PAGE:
When American Airlines debuted new, modern-styled gray uniforms last fall, flight attendant Jaz Kennedy loved the new look.
“I was very excited,” said Kennedy, a Dallas-Fort Worth based flight attendant. “We’ve been wearing those navy blues as long as I’ve been there, since 1991, and we were all very excited about getting new uniforms and having something different, finally.”
She wore the short-sleeve jacket and gray pants, manufactured by Twin Hill, on a three-day trip in late September and felt great in her new uniform. But when she returned home from her second work trip, having worn the same uniform after it had been washed, she noticed her throat was scratchy.
“I scratched all night and my throat closed and I was wheezing,” Kennedy said. “It scared me to death.”
She went to her doctor’s office the next day and was given Benadryl, a steroid shot, a prednizone pack and an EpiPen.
“I thought it’s got to be the uniform,” Kennedy said. “I’ve never had a reaction like this.”
She wasn’t alone. Kennedy is one of thousands of American flight attendants who have reported reactions after the uniforms were rolled out in September. Flight attendants said they have had rashes, hives, migraines, respiratory issues and thyroid problems.
The Fort Worth-based carrier set up a hotline within days of the uniforms being introduced for employees to call if they had problems. The manufacturer added polyester and cotton versions of the uniforms for employees to order. And American allowed employees who said they were having severe reactions to wear their old uniforms or other clothing that looked similar to the new uniforms.
“This has been a priority since we first heard of the reactions,” said American spokesman Ron DeFeo, noting that the company has conducted additional testing on the uniforms and found the clothing to be safe. “Science might say one thing but if we have team members that are uncomfortable, we are going to do whatever we can to help find a solution.”
Six months after the rollout, American offered a fourth uniform option to affected employees from a different vendor, Aramark. Over 4,600 employees have ordered the Aramark option in the past week, DeFeo said.
But some flight attendants say just being around co-workers who are wearing the new uniforms is making them sick and that the company hasn’t done enough. Beth Henry, a New York-based flight attendant, said her throat starts swelling and her eyes sting and itch when she’s working a flight even though she’s not wearing the new uniform.
Henry, who has worked for American for 17 years, said she has also had migraines and thyroid issues. She has seen 13 doctors in 27 office visits and had lab work and MRIs, to rule out auto-immune disorders and other possible causes of her symptoms.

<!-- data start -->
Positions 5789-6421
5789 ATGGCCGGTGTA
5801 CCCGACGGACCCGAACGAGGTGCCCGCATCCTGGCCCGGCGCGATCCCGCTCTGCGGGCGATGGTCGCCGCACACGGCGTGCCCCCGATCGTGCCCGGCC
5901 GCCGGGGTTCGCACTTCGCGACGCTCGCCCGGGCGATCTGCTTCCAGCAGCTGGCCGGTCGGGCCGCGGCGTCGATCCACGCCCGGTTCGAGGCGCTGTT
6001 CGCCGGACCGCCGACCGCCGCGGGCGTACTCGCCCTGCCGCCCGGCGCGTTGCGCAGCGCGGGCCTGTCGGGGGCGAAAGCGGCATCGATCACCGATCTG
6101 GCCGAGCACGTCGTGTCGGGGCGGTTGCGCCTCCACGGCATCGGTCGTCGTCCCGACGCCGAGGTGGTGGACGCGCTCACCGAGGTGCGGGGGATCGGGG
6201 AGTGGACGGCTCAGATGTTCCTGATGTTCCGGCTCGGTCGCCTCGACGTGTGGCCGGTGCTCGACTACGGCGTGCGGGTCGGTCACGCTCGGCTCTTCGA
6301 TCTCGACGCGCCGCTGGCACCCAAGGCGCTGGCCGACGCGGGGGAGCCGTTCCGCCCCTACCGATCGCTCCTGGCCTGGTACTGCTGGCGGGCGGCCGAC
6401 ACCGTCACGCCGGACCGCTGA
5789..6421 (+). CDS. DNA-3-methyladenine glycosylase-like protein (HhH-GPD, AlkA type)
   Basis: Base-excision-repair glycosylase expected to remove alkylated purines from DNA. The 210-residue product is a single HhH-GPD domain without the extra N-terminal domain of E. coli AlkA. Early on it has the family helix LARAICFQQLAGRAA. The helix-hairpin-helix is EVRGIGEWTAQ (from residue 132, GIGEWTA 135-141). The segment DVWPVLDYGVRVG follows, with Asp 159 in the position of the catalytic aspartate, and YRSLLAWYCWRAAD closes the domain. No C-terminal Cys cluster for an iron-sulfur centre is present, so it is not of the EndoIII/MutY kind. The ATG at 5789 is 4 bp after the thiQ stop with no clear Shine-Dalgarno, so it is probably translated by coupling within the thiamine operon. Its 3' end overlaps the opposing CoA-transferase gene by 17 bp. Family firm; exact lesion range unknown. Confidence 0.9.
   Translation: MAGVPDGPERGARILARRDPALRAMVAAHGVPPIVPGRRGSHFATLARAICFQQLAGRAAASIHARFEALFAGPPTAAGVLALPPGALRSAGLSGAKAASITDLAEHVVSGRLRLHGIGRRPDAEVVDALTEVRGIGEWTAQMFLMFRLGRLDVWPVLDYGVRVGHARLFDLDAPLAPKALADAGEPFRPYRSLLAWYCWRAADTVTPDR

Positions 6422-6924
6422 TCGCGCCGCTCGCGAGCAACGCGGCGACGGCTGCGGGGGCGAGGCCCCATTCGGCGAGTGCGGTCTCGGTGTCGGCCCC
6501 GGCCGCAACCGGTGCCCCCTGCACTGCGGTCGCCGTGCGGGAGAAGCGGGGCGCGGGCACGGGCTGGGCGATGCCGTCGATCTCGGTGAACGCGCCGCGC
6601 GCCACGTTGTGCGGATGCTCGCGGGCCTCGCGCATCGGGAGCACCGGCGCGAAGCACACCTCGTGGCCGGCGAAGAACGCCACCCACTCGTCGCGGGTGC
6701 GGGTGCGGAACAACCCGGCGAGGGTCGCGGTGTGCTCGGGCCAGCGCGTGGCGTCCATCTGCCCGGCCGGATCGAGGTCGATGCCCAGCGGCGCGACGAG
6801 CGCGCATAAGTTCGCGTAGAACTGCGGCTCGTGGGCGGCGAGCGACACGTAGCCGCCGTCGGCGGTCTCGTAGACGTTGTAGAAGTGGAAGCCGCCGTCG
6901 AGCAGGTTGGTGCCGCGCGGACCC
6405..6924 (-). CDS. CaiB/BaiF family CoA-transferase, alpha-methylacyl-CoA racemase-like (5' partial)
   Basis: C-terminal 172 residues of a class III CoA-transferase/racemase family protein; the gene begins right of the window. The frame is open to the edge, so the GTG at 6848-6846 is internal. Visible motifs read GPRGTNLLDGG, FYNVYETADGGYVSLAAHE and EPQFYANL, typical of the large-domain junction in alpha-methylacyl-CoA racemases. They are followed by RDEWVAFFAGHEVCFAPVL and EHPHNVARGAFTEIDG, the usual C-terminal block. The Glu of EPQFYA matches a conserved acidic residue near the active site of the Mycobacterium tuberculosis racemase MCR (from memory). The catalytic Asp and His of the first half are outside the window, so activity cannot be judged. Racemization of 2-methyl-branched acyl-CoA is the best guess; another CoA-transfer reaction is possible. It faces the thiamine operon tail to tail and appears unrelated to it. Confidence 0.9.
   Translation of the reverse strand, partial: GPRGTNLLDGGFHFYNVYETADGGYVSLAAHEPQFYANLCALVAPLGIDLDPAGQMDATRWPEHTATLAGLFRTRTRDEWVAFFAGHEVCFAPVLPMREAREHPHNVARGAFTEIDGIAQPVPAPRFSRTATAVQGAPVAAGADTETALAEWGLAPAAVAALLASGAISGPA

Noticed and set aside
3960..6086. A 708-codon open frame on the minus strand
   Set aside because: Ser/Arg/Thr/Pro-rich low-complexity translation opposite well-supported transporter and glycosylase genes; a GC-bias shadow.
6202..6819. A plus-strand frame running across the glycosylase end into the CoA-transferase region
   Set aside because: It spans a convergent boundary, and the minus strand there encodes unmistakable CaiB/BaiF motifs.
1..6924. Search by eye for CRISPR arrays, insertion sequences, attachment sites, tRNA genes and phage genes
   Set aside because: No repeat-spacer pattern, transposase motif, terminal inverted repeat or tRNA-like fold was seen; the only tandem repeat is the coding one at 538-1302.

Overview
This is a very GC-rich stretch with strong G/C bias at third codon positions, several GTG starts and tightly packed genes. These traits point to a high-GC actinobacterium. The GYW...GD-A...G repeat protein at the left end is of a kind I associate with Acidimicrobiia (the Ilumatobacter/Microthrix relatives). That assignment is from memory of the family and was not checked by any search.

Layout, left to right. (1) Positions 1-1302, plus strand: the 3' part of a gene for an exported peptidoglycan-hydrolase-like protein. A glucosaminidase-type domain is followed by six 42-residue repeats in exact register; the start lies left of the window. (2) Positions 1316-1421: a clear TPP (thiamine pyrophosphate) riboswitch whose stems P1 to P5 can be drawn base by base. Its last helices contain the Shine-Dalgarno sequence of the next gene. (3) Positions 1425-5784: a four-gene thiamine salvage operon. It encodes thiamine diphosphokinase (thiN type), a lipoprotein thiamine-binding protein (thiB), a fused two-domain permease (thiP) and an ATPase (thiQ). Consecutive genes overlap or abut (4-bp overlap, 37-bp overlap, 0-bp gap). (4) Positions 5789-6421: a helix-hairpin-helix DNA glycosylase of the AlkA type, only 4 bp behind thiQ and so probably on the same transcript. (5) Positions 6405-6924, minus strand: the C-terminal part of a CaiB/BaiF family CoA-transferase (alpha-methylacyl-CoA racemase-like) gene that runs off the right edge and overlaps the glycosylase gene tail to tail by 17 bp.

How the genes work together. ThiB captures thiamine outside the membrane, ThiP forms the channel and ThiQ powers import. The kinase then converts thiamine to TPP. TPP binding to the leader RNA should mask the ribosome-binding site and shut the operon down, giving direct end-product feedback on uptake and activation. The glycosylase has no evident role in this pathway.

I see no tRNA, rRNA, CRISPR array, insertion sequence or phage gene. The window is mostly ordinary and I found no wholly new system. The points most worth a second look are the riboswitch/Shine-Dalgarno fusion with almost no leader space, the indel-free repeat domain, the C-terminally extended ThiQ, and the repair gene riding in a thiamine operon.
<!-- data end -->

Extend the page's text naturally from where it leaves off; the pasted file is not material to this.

“The only thing that will make us safe is if there is a total recall,” Henry said.
‘My whole body was just crawling’
Joshua Scarpuzzi started training as a flight attendant in January 2016 and was fitted for the new uniform even though he wouldn’t be able to wear it right away.
The 26-year-old said he was excited when he received the large box with the uniforms last fall although he noticed a strong “new car smell” when he opened the box. Thinking nothing of it, he washed all of the uniforms and sent them to the dry cleaners so he could begin wearing them in September.
At first, Scarpuzzi didn’t have any reaction to the uniforms. He wore them on trips in October and November, not noticing until December that he seemed to itch every time he wore his work clothes.
“I thought I had scabies,” Scarpuzzi said, adding he was in denial that his symptoms could be related to the new uniforms. “My whole body was just crawling.”
Then on a trip in December, his right eye started to tingle and swell up. He also started getting bumps on the inside of his lip. For about two weeks, Scarpuzzi said he kept dosing himself with Benadryl every time he went to work.
“It was always within a day of flying so a friend of mine said you’re having a reaction to the uniform and I was in total denial,” Scarpuzzi said. After a trip to the emergency room for difficulty breathing, Scarpuzzi stopped wearing the uniform and purchased a Calvin Klein gray suit and Banana Republic shirts to wear to work instead.
Philadelphia-based flight attendant Amanda Arkebauer noticed right away that the uniforms seemed scratchy. To make them softer, she looked for solutions on the Internet, where people suggested soaking the clothes in vinegar or powdered milk.
“I did a lot of that stuff,” Arkebauer said, noting she even soaked the uniform in a big vat of hair conditioner. “I washed them twice and dried them and they were still rough.”
She was in the middle of back-to-back work trips shortly after the uniforms were introduced and immediately began having reactions.
“By the end of the six days, I had a rash on my legs, in places where the fabric touched my skin,” the 51-year-old said. “I thought I was getting sick and I had all this nasal congestion.”
She went on vacation and her nasal congestion cleared up. But within hours of putting the uniform on for her next work trip, the congestion and leg rashes returned. As a legacy US Airways flight attendant, Arkebauer’s old uniform was manufactured by Twin Hill and she had never had a problem with it. Her doctor tested her for allergies and found a dust allergy and slight reactions to grass and pet dander but no reactions to wool or cotton.